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Constitutional Court orders court to reopen case over Mašín family farm

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Brno, Sept 30 (CTK) – The Czech Constitutional Court (US) met a complaint filed by Zdena Masinova, sister of anti-communist resistance fighters, who claims the return of their family farmstead in Losany, central Bohemia, and returned the case to a lower-level court for reappraisal yesterday.
The district court must deal with the case again since it made mistakes and proceeded in a too formal way. It did not inform Masinova that she must coordinate her steps with other heirs, that is her brothers, and rejected her complaint directly, US ruled.
The state now owns six-eighth of the real estate, while the rest belongs to Masinova.
The US points out the exceptional character of the dispute, saying that the father of Zdena Masinova and her brothers Ctirad and Josef, was one the most respected heroes of the country.
The father, Josef Masin (1896-1942), a Czechoslovak army officer and member of the underground resistance group during WWII, was executed by the Nazis.
The US judges said the state should seek such a solution to the ownership relations so that his native house could become a dignified heritage sight. The family can secure it better than the state, they added.
“This is an unexpected satisfaction for me,” Masinova told reporters, commenting on the US’s verdict.
The family has some plans with the farmstead, she said without elaborating.
However, the court dispute remains open after yesterday’s verdict.
The Masin family lived in the farmstead for centuries.
In 1940, Josef Masin signed the real estate over to his three children, who were underage then. It was confiscated by the state after the communists seized power in 1948.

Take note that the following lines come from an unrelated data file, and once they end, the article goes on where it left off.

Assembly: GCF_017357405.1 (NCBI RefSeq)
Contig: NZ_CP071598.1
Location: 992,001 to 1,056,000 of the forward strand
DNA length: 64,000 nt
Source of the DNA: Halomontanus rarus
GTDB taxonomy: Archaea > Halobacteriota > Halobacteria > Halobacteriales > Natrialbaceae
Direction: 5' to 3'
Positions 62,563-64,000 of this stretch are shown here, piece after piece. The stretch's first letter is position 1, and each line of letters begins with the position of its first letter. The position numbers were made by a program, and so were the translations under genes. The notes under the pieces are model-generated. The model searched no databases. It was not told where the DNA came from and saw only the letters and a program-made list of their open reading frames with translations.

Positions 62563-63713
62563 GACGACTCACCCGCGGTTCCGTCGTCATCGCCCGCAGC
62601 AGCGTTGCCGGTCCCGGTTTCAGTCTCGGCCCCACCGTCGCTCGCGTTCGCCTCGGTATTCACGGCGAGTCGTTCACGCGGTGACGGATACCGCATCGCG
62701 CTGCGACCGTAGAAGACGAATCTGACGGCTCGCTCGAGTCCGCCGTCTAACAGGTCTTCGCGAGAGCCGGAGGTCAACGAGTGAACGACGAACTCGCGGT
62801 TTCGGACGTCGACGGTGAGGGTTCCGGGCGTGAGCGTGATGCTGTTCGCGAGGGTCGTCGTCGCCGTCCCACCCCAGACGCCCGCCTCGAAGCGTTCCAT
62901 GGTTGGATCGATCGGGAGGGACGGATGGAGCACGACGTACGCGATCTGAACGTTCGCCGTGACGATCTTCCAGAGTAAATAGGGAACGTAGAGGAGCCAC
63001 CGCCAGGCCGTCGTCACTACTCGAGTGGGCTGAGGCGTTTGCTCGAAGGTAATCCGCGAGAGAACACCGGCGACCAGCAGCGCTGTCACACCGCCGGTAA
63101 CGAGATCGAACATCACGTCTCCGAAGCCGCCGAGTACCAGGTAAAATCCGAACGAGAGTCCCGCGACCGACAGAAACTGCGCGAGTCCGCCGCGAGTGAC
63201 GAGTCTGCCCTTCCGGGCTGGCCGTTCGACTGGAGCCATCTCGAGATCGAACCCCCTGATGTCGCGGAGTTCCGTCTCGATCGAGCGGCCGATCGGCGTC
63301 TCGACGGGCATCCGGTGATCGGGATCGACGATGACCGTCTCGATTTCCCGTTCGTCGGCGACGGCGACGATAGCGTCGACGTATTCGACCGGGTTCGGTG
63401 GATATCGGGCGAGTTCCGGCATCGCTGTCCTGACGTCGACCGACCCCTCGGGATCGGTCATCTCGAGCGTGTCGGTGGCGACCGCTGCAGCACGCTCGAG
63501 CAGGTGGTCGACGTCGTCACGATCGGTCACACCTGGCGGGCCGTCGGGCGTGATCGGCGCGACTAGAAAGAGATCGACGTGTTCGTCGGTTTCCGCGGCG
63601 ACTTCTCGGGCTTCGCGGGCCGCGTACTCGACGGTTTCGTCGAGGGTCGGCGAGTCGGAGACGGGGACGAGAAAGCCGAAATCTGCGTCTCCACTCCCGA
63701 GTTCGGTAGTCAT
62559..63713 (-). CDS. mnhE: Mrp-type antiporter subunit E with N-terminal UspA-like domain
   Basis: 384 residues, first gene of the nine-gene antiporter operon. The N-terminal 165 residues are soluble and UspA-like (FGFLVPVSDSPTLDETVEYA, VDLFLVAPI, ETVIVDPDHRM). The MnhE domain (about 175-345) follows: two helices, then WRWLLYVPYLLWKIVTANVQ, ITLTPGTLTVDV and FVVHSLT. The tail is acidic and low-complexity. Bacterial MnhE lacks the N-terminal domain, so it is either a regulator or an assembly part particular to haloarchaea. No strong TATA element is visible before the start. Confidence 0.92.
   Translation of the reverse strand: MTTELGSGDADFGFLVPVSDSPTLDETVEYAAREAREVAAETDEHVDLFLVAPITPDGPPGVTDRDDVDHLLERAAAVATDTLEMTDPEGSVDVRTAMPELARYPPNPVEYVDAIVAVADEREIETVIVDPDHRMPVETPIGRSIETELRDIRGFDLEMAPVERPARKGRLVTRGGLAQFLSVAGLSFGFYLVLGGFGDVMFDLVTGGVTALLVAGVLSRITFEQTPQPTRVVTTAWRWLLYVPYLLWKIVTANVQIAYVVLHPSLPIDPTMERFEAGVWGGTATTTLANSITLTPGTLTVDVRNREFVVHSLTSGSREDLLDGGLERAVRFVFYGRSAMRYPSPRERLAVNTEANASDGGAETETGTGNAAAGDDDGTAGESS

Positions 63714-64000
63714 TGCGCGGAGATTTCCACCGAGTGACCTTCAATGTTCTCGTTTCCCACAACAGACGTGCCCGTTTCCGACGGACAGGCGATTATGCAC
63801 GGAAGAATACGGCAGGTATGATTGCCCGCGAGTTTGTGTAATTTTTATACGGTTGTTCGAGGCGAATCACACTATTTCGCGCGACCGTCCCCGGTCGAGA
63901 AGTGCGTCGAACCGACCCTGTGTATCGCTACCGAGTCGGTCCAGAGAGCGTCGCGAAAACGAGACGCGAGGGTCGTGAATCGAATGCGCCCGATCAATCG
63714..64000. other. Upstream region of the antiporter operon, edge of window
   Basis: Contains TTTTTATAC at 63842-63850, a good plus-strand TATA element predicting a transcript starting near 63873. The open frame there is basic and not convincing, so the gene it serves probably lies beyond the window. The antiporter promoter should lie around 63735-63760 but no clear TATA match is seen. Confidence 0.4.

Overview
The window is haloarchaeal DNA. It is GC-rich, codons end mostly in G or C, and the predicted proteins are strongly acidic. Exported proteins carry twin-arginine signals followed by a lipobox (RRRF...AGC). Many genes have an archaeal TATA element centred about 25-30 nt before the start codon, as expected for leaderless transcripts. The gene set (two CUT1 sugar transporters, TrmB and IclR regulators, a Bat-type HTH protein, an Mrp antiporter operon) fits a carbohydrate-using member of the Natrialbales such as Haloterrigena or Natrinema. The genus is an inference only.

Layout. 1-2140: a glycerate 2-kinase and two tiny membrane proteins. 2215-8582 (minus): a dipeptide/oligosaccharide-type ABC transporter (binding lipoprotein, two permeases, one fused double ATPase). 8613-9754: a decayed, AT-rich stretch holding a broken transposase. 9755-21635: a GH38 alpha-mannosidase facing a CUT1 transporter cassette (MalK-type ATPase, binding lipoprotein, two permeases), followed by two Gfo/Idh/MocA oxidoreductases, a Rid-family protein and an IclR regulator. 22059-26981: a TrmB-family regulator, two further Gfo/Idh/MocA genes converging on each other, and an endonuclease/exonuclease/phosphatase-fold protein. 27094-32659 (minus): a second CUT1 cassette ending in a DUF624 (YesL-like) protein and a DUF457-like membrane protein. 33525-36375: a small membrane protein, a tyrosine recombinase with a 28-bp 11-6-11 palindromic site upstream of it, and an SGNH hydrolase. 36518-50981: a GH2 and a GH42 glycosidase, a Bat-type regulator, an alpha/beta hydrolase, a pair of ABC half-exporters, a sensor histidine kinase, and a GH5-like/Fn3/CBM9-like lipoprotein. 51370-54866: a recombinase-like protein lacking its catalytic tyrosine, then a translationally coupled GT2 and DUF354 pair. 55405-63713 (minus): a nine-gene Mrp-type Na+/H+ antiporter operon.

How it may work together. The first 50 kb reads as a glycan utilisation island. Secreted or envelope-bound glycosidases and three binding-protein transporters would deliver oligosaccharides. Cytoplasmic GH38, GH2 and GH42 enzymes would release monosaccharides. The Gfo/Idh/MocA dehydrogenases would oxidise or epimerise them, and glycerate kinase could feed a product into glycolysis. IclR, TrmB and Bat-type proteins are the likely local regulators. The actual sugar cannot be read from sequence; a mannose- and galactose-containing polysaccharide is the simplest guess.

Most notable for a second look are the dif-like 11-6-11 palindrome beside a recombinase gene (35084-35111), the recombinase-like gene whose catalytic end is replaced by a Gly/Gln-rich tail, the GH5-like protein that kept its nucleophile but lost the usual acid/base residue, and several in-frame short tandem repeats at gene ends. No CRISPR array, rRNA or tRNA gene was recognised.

Following the 1989 collapse of the communist regime, Masinova was returned two-eights of the farmstead, while the rest was kept in state hands, since her brothers did not return to the Czech Republic and stayed in the United States.
In 2012, Masinova filed a complaint with the district court in Kolin, central Bohemia. She asked for the abolition of the contract on the house’s transfer from her father to the children. He signed it in distress under the war circumstances to prevent the family from losing the property, she argued.
Consequently, the complaint would lead to new inheritance procedure, in which the family would gain the whole real estate.
The district court turned down the complaint since only one of the heirs, Masinova, asked for the determination of the property ownership. The appeals regional court and the Supreme Court upheld the verdict.
In her constitutional complaint, Masinova said her brothers had agreed with her complaint beforehand, but they would not like to participate in the court proceedings in the Czech Republic and that the district court should have asked her to submit their consent.
The brothers Ctirad (1930-2011) and Josef Masin (born 1932) and Milan Paumer (1931-2010) succeeded in fighting their way through from the communist Czechoslovakia to West Germany in the early 1950s. During their armed resistance and later escape to the West, they killed six people, namely two Czech policemen, three East German security force members and an armed guard transporting money.
The case is still highly controversial in the Czech society. Some label the Masins murderers, while others consider them heroes who deserve to be decorated.

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